Craigie FC. (2010). Positive spirituality in health care: Nine practical approaches to pursuing wholeness for clinicians, patients and health care organizations. Minneapolis: Mill City Press. 
Case examples, interview transcripts, research perspectives and pragmatic strategies about the personal groundedness and spiritual well-being of clinicians, the clinical encouragement of patients’ spiritual resources, and the organizational cultivation of spirited leadership and “soul.”

Henry LG, Henry JD. (1999). Reclaiming soul in health care: Practical strategies for revitalizing providers of care. Chicago: Health Forum.

Written by two organizational consultants, the book summarizes the importance of “soul” in businesses and describes strategies to enhance qualities of soul for health care professionals and for health care organizations.

King DE. (2000). Faith, spirituality and medicine: Toward the making of the healing practitioner. New York: Haworth.
Exploration of the relationship between patient health and traditional religious beliefs and practices. Background about spirituality and health, assessing spirituality, ethics, chaplaincy, short section on integrating spirituality in practice. Author is a family physician.

Kliewer SP, Saultz J. (2006). Healthcare and spirituality. Abingdon, UK: Radcliffe.
Kliewer is a pastoral caregiver who has been active in the spirituality interest group of the Society of Teachers of Family Medicine. Saultz is a family physician and educator. Designed as “an introductory textbook.” Background on spirituality and health, cultures and beliefs of different religious traditions, spiritual assessment and spiritual intervention (“creating trust, creating awareness, stimulating change, facilitating change”). Many case examples and good questions for reflection.

Koenig HG. (2007). Spirituality in Patient Care: Why, How, When, and What (2nd Ed.). West Conshohocken, PA: Templeton.
Good descriptions of opportune circumstances in health care in which to address pts’ spirituality and approaches with which to do this. Excellent summary of the literature on spiritual assessment and collection of resources, circa 2002. Oriented more to “religion” than to “spirituality” per se. The helpful chapter on “When religion is harmful” and handling religious conflicts.

Levin, J., (2001) God, faith and health: Exploring the spirituality-healing connection. New York: Wiley.
Excellent formulation about the links between health and a variety of spiritual beliefs and practices. Levin, an epidemiologist formerly at Eastern Virginia Medical School and NIMH, now living as a farmer and writer in rural Kansas, has done absolutely exquisite work over the years on spirituality-healing connections and mechanisms of association.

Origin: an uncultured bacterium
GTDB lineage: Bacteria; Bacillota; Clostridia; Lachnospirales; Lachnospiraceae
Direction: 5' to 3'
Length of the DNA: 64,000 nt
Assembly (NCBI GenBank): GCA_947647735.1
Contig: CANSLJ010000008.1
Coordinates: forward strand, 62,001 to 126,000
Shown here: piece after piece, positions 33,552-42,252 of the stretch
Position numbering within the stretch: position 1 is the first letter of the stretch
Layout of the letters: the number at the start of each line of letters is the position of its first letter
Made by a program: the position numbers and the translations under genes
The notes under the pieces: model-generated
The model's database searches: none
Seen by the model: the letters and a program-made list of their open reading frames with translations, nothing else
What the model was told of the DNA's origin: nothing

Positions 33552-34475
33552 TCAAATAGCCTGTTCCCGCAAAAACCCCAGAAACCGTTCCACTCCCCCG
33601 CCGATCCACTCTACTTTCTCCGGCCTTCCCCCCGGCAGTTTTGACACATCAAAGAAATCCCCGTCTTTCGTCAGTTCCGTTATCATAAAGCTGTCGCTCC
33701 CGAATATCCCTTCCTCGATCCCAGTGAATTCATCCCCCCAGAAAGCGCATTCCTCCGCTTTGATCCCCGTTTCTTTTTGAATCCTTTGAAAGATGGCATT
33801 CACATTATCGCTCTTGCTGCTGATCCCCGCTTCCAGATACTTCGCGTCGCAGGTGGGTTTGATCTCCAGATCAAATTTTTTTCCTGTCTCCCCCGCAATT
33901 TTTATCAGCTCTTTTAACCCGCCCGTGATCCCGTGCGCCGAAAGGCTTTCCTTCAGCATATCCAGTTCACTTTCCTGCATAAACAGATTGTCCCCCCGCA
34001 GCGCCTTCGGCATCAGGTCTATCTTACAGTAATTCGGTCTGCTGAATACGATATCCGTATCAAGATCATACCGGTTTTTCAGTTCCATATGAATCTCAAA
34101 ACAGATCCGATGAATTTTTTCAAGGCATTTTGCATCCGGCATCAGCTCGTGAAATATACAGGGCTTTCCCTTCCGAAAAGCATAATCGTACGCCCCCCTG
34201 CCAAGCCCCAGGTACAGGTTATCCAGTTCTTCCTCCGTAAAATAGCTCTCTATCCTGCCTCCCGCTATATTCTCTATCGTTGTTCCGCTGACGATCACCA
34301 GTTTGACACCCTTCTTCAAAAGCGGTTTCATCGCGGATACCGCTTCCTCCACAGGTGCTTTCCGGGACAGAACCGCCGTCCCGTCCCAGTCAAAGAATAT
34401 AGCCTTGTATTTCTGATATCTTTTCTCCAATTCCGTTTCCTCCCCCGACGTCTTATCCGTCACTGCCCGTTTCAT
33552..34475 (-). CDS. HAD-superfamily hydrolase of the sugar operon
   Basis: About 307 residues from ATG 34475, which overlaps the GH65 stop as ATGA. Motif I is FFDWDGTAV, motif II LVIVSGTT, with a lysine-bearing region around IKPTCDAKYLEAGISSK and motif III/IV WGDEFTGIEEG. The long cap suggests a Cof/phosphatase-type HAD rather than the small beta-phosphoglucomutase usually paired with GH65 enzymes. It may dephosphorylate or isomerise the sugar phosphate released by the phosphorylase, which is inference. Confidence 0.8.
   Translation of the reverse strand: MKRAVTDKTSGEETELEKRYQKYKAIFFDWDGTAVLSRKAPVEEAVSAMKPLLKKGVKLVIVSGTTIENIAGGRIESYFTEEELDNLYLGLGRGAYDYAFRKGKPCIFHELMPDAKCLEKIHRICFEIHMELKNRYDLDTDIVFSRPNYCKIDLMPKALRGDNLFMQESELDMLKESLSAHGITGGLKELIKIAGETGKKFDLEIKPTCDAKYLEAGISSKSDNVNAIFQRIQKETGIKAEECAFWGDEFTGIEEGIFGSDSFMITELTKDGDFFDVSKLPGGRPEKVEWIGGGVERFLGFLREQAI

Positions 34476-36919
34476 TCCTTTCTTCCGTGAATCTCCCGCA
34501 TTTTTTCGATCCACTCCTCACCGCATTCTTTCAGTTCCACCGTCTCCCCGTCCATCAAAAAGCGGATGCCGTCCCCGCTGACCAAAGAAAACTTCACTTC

Miller, WR (Ed.) (1999). Integrating spirituality into treatment. Washington, DC: American Psychological Association.
Excellent scholarly overview with ample practical illustrations and recommendations. Great chapters on mindfulness, prayer, spiritual surrender, acceptance and forgiveness, hope, and serenity.

Puchalski CM, Ferrell B. (2010). Making health carewhole: Integrating spirituality into patient care. West Conshohoken, PA: Templeton.
Dr. Puchalski is Founder and Director of the George Washington Institute for Spirituality and Health (see website below), and a practicing physician. The book presents background on spiritual care practices and standards, and models and approaches for interdisciplinary spiritual care, with particular reference to palliative care.

Sorajjakool S, Lamberton H (Eds). (2004). Spirituality, health, and wholeness: An introductory guide for health care professionals. Binghamton, NY: Haworth.
Sorajjakool is a professor of religion, psychology, and counseling at Loma Linda University. Chapters on wholeness and mind/body/spirit connections, trauma, illness and meaning, and spirituality in working with “difficult patients,” among others.

White BF, MacDougall JA. (2001). Clinician’s guide to spirituality. New York: McGraw Hill.
Written by a physician and a chaplain, presents a universal model of spirituality that is independent of religion, and shows how the clinician can apply the model to help in the management of chronic illness. Twelve principles of spirituality applied to health: honesty, hope, faith, courage, integrity, willingness, humility, compassion, justice, perseverance, spiritual awareness, service.